Sponsors dumping Ryan Lochte was a smart business move, but not for the reason most people think

On Monday, Ryan Lochte’s bizarre “robbery” story during the Rio Olympics seemingly hit rock bottom when all four of his sponsors dumped him as a spokesperson.

According to Darren Rovell of ESPN, industry sources estimate that the four deals were worth $1 million to Lochte (presumably that is annually).

On the surface it may seem logical for a company to distance themselves from somebody who admittedly got drunk in a foreign country, vandalised a gas station, and then later “over-exaggerated” (his words) the story. But by making such a public spectacle of dumping Lochte these companies actually did just the opposite and it appears they did it on purpose as way to profit from his fall.

The timing

If it seems like the four companies  — Speedo, Ralph Lauren, Airweave, and Gentle Hair Removal  — acted fast in dumping Lochte, it is because they did. 

Adrian Peterson, Michael Vick, and Johnny Manziel all lost sponsors over off-field troubles. In each case, it took longer than Lochte to lose their deals. And yet, all three of those athletes were actually indicted and were facing charges far more serious than filing a false report.

Lochte hasn’t even been indicted yet and his sponsors are already gone, less than a week after questions began to rise about what really happened.

On the other hand, despite rushing to dump Lochte, the companies waited until Monday and within hours of each other to make the move.

Why? Eric Smallwood of Apex Marketing Group, a company that analyses sports sponsorship deals, says the timing of the moves was definitely to maximise exposure.

“The timing definitely maximized exposure for the brands,” Smallwood told Business Insider. “I think the timing was done on purpose. The sponsors were well prepared to release on Monday and would have gotten pressure if they held until this Friday.”

Smallwood also noted that several factors played into maximizing the exposure, including Monday being the first day without any conflicting Olympic events as well as Monday night’s interview of Lochte by NBC’s Matt Lauer.

The benefit.

But why would companies distancing themselves from a bad seed want to maximise exposure? In fact, Lochte may be more marketable than ever: he didn’t commit a major crime, nobody is surprised Lochte would do something like this, and he is arguably more famous than ever.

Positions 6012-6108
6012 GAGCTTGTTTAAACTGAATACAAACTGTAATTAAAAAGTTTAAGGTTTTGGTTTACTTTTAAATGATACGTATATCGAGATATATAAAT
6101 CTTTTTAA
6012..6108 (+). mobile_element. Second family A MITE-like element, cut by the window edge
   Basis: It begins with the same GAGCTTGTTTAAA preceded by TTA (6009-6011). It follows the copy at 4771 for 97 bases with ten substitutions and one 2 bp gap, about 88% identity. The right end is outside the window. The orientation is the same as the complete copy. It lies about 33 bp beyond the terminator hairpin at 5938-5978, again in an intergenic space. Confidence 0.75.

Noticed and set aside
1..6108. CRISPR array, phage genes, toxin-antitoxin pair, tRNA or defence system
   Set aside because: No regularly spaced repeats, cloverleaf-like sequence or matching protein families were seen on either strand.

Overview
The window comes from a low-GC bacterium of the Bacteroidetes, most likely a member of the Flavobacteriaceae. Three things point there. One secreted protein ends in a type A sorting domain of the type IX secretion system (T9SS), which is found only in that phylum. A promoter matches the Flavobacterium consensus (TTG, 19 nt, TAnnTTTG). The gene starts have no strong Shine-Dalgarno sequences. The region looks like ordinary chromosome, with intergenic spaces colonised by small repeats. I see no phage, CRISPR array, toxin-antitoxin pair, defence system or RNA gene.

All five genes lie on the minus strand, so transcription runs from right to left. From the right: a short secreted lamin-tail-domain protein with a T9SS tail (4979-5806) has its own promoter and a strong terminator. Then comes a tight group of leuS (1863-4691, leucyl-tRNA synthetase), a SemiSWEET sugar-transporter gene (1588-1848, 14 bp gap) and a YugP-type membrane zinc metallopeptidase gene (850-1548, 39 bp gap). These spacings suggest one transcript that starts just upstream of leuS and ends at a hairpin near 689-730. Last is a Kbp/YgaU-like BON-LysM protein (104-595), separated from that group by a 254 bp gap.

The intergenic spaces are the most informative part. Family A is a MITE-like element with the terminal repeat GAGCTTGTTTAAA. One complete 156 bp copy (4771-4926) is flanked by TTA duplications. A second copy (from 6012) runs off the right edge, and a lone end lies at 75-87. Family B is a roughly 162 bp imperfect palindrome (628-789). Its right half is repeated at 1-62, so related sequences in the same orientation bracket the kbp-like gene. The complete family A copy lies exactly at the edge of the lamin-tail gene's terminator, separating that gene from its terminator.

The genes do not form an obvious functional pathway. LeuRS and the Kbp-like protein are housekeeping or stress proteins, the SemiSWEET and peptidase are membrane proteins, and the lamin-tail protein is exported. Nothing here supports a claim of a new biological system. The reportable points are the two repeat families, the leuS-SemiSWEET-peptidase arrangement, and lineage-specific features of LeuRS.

But consider this: how many people even knew Lochte was sponsored by these companies before they dumped him on Monday?

Most of these companies weren’t risking bad exposure by having Lochte on the team, with the one exception possibly being Speedo and their acceptance within the swimming community. Ralph Lauren, Airweave, and Gentle Hair Removal could have quietly just walked away and nobody would have noticed.

Instead, they made a big spectacle out of the situation by standing up on a soap box and using a megaphone to announce that they were dumping Lochte.

And it was smart.

These companies likely gained more exposure by dumping Lochte than they ever gained by having him endorse their products.

Look at us, we dumped the big bad American frat boy swimmer! Our company has morals and standards! If you despise him, you’ll love us! 

At the end of the day, it can easily be argued that Lochte deserved to lose the deals. But at the same time, it is kind of ironic that it actually took dumping Lochte in order to maximise the value of the original partnerships. And it is a scary sign that companies may have found a way to profit off of the misdeeds of their athlete spokespersons.

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